Northampton actress talks about Dickens classic

Sue Wallace in rehearsals with Michael Garner
Sue Wallace in rehearsals with Michael Garner

Northampton based actress Sue Wallace is looking forward to having some time at home with her new show.

She appears in the Royal & Derngate’s production of A Tale of Two Cities which runs from Saturday September 10 to Saturday September 17.

Sue Wallace in rehearsals for A Tale of Two Cities

Sue Wallace in rehearsals for A Tale of Two Cities

Dickens considered his novel, A Tale of Two Cities “the best story I have ever written.” Interweaving one family’s intensely personal drama with the terror and chaos of the French Revolution, it is an epic story of love, sacrifice and redemption amidst horrific violence and world changing

Sue said: “It’s a well known story by Dickens and is his favourite story. It’s a very dramatic and different to the things he had written before.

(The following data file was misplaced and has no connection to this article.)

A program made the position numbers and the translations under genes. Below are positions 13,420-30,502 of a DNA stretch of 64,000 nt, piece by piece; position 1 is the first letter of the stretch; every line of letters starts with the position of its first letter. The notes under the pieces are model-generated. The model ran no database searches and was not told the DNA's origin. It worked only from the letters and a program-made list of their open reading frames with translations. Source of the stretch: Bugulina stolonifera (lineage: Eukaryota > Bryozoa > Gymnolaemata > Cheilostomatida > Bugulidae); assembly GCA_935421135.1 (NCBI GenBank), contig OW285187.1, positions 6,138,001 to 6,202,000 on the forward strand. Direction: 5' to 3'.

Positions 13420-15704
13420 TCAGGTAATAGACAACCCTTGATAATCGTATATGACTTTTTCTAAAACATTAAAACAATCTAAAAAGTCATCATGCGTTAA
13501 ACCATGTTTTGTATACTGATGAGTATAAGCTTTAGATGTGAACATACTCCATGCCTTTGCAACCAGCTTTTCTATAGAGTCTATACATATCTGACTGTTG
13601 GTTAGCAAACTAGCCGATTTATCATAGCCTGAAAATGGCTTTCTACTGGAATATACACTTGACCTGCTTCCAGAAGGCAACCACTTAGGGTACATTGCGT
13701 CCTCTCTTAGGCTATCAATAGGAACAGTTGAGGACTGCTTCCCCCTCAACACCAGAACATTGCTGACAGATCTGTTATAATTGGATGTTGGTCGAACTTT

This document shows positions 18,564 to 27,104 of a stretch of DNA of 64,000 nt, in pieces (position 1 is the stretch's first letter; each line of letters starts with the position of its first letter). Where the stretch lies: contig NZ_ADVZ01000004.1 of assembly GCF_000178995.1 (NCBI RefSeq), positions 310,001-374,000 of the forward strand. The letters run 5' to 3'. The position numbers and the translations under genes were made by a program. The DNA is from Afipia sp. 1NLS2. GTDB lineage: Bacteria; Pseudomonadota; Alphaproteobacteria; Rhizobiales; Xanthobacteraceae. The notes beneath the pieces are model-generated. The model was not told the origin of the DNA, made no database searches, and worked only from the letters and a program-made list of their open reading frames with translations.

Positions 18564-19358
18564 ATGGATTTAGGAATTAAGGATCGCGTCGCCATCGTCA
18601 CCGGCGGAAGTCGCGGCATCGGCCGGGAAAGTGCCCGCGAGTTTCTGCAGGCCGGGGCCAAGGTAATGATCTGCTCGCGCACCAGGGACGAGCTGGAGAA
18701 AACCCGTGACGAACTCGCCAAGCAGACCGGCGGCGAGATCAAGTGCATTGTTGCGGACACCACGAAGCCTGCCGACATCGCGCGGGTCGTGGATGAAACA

“It’s very much about two different places. England having had its revolution whereas the revolution in France which is in full swing.

“My character is Miss Poss, a very nice lady who has helped to bring up Lucy. Essentially it is a love story.But there are so many themes within it.

“I’m like her mother, her teacher and friend. I’m now the housekeeper.

“The other levels are is that it is about justice, honour and people from being reclaimed not just from prison but from themselves.

“It’s a fantastically exciting story and well pared down. I think the adaptation is great.”

It is the second time that A Tale of Two Cities has been performed at the Royal and Derngate and it was this production that Sue is very familiar with.